May 16, 2014
Julie E. Goodman, Ph.D., DABT, ACE, ATS, and Sonja Sax, Sc.D. recently published an op-ed article in the Wall Street Journal questioning the public-health benefits of further reductions in the National Ambient Air Quality Standard for ozone, which is currently under review. They argue that scientific evidence does not indicate there will be additional human health benefits beyond those that come with the current standard, and that lowering the standard will come at substantial costs. Gradient’s recommendation comes as a result of an analysis of the hundreds of scientific studies on ozone exposure and possible health effects available in scientific literature.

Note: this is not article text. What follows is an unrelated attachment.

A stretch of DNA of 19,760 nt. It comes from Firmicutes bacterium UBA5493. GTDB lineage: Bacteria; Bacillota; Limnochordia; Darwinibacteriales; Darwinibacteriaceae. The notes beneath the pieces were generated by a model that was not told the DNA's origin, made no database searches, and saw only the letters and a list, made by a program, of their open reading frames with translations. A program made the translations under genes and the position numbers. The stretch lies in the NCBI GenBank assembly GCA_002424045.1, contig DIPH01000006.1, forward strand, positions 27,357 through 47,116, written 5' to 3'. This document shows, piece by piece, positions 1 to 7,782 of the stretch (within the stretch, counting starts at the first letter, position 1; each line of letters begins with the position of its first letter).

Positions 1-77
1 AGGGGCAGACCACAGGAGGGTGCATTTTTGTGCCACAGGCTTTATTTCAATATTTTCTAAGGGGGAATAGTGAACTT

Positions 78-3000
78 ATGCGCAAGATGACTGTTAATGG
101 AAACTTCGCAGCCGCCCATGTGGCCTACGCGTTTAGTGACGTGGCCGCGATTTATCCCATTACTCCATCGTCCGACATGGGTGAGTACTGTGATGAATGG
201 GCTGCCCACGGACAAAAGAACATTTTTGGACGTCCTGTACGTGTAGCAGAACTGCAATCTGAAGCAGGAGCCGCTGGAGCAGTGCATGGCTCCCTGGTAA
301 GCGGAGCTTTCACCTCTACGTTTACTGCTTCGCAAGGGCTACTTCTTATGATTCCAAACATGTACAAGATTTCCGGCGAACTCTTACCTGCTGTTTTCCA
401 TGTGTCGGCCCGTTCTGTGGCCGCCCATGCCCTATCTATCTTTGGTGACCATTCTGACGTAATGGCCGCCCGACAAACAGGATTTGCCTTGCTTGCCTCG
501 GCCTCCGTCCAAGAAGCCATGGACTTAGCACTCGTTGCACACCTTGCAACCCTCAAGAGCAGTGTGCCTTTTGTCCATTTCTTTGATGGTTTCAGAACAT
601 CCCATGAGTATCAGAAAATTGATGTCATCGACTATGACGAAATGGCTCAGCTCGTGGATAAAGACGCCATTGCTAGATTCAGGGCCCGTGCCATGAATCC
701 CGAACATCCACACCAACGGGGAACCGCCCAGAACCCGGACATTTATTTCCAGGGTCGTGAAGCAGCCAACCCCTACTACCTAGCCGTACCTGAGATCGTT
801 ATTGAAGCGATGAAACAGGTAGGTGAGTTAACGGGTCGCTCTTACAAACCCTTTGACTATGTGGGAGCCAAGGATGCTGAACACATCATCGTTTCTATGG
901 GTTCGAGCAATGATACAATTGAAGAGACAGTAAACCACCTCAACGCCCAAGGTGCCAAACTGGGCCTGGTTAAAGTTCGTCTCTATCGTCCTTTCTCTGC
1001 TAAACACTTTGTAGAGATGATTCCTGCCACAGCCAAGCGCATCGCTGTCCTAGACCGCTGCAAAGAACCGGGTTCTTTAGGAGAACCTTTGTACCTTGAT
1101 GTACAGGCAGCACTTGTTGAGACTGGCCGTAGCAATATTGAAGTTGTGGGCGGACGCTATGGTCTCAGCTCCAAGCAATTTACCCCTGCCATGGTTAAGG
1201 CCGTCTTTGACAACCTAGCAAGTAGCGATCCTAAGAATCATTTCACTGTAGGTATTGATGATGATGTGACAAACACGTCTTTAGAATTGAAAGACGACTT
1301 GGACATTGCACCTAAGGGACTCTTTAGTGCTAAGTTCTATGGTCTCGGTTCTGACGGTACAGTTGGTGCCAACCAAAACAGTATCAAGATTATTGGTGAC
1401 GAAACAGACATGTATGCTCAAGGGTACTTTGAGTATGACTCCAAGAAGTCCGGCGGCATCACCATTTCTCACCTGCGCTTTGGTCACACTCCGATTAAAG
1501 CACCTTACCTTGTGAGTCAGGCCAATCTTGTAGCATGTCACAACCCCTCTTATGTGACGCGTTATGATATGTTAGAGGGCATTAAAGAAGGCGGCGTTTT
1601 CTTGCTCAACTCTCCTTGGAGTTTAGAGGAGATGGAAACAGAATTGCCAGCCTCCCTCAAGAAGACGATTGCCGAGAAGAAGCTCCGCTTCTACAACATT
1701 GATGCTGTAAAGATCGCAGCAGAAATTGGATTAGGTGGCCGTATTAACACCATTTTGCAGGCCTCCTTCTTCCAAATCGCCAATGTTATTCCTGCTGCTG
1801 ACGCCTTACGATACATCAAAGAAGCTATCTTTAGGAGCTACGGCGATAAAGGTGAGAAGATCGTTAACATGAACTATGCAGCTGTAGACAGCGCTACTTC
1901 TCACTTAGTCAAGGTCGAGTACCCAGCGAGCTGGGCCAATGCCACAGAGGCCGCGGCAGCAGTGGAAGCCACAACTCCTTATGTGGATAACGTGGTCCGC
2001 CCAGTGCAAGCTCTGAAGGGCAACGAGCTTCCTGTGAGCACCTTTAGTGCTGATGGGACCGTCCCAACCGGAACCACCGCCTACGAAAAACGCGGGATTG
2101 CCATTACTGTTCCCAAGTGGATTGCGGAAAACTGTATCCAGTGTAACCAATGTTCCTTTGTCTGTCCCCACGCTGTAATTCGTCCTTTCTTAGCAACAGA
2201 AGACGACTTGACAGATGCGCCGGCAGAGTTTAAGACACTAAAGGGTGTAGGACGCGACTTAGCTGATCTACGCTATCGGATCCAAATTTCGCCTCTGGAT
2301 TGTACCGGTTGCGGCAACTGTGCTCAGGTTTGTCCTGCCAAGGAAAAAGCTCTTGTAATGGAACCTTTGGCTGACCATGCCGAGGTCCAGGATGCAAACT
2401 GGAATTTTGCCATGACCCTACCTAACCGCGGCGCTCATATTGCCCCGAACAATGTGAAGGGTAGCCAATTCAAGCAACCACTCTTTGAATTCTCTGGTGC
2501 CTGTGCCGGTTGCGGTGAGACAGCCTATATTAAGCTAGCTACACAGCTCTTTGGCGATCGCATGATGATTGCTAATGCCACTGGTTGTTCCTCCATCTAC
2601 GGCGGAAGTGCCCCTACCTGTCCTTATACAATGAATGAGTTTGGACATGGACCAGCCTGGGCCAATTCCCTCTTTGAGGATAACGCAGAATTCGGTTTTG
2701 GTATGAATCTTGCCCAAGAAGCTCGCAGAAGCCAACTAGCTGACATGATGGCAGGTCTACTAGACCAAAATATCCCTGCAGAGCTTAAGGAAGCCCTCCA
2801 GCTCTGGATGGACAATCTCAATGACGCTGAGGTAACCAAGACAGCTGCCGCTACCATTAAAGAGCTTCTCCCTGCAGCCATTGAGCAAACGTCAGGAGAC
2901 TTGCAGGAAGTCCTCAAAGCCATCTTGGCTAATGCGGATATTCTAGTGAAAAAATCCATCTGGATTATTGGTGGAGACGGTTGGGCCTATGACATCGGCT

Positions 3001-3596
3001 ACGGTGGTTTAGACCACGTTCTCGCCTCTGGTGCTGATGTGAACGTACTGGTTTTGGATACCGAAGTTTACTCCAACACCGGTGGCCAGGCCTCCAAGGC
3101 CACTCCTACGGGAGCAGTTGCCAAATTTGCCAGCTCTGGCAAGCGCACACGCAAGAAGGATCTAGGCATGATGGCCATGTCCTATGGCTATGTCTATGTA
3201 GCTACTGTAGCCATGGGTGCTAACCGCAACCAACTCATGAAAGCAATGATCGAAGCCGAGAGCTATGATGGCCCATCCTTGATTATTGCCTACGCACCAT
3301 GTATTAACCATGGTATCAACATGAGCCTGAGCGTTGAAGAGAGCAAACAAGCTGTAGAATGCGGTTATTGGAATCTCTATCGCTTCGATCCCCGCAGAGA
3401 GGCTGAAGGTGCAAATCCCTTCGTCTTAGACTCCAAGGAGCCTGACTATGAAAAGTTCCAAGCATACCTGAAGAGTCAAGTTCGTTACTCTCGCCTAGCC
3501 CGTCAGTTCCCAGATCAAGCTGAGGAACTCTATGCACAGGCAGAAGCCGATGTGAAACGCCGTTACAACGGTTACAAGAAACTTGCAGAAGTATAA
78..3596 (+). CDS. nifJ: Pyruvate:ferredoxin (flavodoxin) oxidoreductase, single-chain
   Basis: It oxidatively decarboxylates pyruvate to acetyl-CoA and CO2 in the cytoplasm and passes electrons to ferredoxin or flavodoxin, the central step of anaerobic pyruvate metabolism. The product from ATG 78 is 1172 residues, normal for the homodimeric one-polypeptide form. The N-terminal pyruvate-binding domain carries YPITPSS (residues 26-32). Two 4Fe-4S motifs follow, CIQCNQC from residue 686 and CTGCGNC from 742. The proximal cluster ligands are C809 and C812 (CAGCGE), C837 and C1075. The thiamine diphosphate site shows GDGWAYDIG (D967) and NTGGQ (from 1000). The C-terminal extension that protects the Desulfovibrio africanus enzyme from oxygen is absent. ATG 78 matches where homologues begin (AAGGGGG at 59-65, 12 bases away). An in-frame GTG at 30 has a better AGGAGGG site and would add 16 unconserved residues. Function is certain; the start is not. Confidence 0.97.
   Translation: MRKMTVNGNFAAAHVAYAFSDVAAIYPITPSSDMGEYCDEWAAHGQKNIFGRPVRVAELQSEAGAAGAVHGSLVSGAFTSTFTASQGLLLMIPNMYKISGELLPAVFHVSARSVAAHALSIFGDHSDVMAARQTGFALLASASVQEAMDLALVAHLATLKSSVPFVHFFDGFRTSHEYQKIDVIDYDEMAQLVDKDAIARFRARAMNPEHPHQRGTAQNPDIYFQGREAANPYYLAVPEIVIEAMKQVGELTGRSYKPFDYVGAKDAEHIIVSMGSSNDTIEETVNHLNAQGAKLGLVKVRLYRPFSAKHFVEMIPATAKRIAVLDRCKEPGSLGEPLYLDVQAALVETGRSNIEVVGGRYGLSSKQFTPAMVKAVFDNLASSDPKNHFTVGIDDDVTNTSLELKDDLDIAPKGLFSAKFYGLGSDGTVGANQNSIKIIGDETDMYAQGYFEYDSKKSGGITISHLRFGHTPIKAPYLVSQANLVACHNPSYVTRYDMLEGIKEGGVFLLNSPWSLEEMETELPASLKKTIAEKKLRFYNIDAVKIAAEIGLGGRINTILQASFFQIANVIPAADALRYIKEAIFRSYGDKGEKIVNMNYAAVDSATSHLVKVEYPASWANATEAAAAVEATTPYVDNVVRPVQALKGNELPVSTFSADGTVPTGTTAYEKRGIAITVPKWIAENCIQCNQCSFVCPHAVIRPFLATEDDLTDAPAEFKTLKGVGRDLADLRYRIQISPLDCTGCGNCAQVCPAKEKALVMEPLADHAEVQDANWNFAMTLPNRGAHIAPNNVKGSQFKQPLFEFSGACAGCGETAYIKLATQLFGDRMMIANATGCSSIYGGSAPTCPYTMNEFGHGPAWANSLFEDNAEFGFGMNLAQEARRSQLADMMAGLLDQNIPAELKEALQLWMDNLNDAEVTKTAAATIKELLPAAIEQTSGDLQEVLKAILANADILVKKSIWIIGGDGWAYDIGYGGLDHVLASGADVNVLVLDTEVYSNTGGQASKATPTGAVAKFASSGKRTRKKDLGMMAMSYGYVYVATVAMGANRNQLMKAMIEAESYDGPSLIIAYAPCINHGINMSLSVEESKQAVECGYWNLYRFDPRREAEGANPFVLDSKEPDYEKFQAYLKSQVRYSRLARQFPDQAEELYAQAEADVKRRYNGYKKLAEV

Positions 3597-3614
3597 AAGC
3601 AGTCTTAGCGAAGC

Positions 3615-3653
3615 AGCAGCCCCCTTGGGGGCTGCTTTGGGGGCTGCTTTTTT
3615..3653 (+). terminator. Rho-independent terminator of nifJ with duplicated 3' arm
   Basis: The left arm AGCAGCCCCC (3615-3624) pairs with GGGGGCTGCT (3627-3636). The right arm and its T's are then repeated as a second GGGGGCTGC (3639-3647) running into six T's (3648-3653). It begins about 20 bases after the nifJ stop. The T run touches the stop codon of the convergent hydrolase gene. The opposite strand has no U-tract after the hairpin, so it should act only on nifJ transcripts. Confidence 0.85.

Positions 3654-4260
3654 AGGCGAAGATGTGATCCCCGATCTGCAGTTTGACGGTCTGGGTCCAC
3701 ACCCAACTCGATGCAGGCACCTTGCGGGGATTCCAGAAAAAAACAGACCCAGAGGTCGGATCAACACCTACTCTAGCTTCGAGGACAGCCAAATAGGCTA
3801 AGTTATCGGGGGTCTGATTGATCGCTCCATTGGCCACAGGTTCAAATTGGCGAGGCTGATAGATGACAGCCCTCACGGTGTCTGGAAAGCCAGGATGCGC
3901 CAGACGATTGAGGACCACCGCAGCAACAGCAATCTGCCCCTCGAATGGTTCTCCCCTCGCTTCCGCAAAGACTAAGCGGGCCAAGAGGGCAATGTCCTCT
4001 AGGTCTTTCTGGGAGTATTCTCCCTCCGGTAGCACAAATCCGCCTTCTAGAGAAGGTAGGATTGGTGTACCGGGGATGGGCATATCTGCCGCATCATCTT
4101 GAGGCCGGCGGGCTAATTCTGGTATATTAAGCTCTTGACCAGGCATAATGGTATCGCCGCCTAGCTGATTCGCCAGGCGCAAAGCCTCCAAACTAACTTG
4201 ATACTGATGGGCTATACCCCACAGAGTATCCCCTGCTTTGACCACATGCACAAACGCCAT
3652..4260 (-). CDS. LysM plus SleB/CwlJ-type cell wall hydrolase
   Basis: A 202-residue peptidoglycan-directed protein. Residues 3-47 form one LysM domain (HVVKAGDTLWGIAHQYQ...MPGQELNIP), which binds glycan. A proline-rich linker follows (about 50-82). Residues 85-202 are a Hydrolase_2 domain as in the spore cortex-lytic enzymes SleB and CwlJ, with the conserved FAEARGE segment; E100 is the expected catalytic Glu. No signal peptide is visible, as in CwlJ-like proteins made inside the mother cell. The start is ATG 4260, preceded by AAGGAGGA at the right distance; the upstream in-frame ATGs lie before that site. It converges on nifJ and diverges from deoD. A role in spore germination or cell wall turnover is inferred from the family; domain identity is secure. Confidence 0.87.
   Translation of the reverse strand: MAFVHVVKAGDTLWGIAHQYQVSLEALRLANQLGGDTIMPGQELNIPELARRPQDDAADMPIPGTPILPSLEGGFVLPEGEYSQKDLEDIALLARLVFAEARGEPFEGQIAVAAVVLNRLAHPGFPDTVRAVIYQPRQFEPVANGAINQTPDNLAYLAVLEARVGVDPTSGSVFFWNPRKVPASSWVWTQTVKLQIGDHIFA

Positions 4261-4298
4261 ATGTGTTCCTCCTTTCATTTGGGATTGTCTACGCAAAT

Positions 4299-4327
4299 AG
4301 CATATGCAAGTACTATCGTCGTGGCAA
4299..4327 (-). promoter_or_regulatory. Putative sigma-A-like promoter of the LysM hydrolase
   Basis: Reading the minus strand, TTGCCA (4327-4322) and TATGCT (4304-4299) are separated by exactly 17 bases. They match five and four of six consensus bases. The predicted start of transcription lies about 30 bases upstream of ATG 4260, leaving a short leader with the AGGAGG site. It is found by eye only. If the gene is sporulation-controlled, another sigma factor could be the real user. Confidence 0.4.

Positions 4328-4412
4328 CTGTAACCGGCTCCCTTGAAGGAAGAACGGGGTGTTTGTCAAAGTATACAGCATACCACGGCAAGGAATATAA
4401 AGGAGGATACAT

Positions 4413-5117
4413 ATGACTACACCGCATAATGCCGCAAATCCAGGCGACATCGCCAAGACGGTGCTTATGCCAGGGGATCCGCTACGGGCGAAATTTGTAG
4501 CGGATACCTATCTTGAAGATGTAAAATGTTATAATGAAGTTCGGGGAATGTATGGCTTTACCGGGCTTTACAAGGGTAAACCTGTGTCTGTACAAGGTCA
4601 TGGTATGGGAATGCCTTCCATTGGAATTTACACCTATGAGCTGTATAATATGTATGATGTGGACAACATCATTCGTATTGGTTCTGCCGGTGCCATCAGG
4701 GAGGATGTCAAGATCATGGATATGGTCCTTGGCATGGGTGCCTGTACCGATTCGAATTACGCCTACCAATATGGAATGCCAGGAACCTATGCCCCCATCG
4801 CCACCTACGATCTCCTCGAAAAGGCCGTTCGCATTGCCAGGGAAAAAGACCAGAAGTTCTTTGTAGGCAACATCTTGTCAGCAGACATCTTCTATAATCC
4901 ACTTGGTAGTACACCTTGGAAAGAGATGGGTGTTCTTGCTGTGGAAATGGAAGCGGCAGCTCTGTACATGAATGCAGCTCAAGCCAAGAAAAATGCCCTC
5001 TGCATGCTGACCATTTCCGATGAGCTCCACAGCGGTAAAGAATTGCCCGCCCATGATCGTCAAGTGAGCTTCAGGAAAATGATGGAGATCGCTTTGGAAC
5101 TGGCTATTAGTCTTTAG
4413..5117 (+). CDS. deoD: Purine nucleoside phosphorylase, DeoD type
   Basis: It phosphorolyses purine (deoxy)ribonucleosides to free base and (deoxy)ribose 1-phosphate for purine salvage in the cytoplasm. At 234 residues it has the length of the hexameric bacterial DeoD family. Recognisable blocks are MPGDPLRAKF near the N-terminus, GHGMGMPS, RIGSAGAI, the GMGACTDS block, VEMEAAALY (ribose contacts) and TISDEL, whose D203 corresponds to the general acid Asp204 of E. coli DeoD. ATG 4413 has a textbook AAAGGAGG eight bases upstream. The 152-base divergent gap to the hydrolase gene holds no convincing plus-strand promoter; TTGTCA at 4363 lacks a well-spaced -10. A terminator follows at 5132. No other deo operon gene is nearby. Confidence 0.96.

Drs. Goodman and Sax determined that US EPA would come to a similar conclusion if it used a robust “weight-of-evidence” approach. This involves an evaluation of studies in a systematic fashion, with a consideration of study strengths and limitations in a consistent manner from study to study. This approach can help prevent cherry-picking of studies, which can occur when scientists knowingly or unknowingly focus on studies or evaluate data that confirm their position, or when scientists place less emphasis on studies that do not.
The full article is available here.